The plants do not treat the water. Their primary function is to provide the habitat in their root zone for the myriads of organisms which thrive there. The microorganisms living in the root zone consume the contaminants in the wastewater.
The odorous processes are entirely enclosed in our designs and can be treated with biofilters. Even the process areas within the treatment plants are entirely odor free.
Organica does not import species to inoculate its treatment plants. Every region of the world has local species that can serve the necessary functions for the technology.
The formation of a complex ecosystem with higher life forms enables a broader spectrum of nutrients to be broken down. This effect leads to lower organic matter content in the effluent and to a higher efficiency of ammonia removal. The predatory nature of complex food chains consumes more excess sludge than conventional biological treatment processes, resulting in less waste at the end of the process.
There are no size limitations to our solutions. Larger plants typically use a larger number of treatment trains. We have designed Organica-powered WWTPs for a wide range of sizes and are currently completing an 80,000 m3/d capacity WWTP.
All biological systems, including the ecologies within an Organica-powered WWTP, can be damaged with enough resolve. However, the higher biological diversity of an Organica WWTP displays higher resilience against unexpected loading. Research and experience have shown that Organica treatment plants have a higher resistance to sudden changes in the influent quality and quantity, and thus respond better to shock loading.
With correct installation and operation, the plants will thrive in the environment. As in nature, some plants die and new shoots or saplings appear, so removal of dead plant material is part of the operational routine and does not require significant maintenance.
Water is always treated to the required standards set by authorities.
Due to lower energy consumption, sludge production, and a significantly higher degree of automation Organica-powered WWTPs compare favorably with alternative approaches.
Organica-powered WWTPs are largely automated. For a system up to 25,000 PE (Person Equivalent), one operator is needed for one shift, 5 days a week. International Labor Safety Organization rules, however, require a second operator to be present for safety reasons.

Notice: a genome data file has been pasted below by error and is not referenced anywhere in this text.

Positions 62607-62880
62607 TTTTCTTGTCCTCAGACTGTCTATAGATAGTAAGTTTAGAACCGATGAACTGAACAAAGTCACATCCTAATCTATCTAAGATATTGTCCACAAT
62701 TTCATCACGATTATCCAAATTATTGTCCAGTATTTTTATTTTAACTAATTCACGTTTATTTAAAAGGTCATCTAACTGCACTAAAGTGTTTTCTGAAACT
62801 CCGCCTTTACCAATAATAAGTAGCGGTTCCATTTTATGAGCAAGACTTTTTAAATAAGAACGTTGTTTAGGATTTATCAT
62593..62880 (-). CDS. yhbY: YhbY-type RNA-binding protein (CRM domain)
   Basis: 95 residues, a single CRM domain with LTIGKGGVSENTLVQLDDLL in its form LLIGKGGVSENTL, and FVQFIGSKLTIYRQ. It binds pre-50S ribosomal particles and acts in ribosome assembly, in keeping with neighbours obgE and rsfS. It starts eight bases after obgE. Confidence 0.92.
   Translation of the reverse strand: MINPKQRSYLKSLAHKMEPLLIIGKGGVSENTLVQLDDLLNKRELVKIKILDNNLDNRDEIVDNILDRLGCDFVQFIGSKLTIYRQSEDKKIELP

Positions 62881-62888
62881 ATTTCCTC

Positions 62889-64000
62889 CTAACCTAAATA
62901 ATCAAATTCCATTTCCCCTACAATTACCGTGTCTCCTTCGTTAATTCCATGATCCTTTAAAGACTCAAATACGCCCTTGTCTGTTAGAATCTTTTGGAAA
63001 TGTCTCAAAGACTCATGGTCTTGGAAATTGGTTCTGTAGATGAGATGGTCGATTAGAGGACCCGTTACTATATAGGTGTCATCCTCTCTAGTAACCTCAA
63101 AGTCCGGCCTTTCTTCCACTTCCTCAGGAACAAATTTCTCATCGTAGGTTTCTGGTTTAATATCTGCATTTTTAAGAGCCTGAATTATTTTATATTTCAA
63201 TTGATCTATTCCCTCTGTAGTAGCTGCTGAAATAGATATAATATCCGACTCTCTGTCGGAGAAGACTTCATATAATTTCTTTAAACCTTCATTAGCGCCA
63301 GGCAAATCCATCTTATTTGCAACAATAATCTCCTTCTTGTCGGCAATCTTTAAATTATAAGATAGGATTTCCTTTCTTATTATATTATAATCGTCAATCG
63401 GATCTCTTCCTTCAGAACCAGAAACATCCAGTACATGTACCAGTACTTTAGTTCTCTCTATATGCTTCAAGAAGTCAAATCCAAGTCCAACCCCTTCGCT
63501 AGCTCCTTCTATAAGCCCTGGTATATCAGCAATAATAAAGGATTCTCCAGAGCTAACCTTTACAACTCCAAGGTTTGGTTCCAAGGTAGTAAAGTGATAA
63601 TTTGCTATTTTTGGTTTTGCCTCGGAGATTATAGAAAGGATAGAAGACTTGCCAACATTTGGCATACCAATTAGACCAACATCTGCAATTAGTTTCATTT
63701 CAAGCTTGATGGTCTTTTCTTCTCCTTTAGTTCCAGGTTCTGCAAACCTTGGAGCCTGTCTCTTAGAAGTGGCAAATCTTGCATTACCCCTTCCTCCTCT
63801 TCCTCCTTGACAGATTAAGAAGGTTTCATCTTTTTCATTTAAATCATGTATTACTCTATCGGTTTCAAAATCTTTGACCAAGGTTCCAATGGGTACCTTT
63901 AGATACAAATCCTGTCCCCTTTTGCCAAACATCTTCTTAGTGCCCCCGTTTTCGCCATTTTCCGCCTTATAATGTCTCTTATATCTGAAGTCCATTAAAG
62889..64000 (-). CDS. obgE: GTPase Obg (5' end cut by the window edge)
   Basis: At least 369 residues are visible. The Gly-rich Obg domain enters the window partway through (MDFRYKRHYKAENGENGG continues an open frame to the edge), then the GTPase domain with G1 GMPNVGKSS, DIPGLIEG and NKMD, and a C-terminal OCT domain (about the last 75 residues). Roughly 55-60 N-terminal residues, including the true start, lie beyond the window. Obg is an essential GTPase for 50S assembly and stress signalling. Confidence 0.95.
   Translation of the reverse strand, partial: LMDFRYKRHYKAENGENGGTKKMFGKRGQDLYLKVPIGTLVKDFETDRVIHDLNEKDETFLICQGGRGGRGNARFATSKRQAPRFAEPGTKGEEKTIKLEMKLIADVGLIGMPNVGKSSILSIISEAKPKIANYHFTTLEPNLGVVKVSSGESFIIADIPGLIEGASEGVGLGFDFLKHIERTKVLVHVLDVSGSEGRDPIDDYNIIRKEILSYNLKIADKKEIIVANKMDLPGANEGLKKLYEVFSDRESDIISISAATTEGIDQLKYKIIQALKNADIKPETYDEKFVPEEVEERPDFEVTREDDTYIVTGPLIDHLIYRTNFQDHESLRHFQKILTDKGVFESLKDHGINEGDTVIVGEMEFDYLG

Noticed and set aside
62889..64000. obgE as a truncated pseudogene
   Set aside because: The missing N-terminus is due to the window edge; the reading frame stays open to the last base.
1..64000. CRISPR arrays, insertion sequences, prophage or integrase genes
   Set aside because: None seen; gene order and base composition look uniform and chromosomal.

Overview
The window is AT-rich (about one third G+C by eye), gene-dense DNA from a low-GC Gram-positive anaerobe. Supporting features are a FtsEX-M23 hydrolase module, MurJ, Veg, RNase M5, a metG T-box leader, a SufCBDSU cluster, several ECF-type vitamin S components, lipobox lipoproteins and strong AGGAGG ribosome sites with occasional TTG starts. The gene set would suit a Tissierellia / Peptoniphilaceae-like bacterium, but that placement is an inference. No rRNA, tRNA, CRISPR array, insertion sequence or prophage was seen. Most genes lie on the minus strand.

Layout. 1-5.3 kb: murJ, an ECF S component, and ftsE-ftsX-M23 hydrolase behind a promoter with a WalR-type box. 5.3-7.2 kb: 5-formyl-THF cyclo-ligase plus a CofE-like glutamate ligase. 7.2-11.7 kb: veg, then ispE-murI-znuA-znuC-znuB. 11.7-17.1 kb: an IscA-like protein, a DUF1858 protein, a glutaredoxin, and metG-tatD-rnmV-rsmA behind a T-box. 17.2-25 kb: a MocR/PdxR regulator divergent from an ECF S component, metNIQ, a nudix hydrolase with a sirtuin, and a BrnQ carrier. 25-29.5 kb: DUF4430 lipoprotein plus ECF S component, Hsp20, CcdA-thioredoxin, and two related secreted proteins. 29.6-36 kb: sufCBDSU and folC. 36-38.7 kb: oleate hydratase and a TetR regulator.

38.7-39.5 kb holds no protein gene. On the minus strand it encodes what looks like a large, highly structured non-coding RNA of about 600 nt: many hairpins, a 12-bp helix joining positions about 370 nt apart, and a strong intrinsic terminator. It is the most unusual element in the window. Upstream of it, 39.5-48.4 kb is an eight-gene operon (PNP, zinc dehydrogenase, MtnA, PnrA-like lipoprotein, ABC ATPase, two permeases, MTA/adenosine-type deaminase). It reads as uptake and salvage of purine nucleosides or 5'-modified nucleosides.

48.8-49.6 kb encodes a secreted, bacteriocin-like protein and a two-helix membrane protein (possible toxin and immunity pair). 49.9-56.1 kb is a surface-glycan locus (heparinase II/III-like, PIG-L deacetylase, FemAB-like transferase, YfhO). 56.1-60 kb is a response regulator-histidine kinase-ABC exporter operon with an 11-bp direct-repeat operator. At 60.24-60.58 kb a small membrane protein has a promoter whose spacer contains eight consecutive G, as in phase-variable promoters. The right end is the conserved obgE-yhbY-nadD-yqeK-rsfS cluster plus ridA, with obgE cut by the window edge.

Maintaining a botanical garden is very much like maintaining a home garden. Plant maintenance tasks are detailed in the Operation Manual and only require a few hours of work a week.
Organica FCR can easily be adapted for upgrading. We are increasingly designing solutions for existing plants that would like to increase capacity, improve nutrient removal, or be fully enclosed in one of our greenhouses. This is particularly relevant in growing cities and residential communities experiencing “urban sprawl.”
The plants are typically built in six months to one year, depending on the size of the facility and local construction regulations.
Construction of an Organica-powered WWTP is similar to that of conventional solutions and other civil works projects. The vast majority of the equipment is standard in the industry, while a few specialized elements are supplied by Organica.
Construction is typically straightforward, so the important considerations are made during the design. We are mindful of tastefully integrating the WWTP into the environment, which is very different from traditional ways of thinking about wastewater facilities.
The life of the WWTP is a function of maintenance. As in any treatment plant, the pumps, mixers and blowers need to be regularly serviced and replaced every six to seven years. Building components need to be renovated at preset intervals, as is the case with any concrete structure. The biology is self-reproducing, just as in nature, so there is no predetermined lifespan for the actual plants or microorganisms.
Greenhouses come standard with an energy curtain that reflects heat during the winter nights and provides shading during hot summer days. In addition to solar heat gain, the thermal inertia of the wastewater in the reactors helps to keep the minimal temperature with minimal additional heat.
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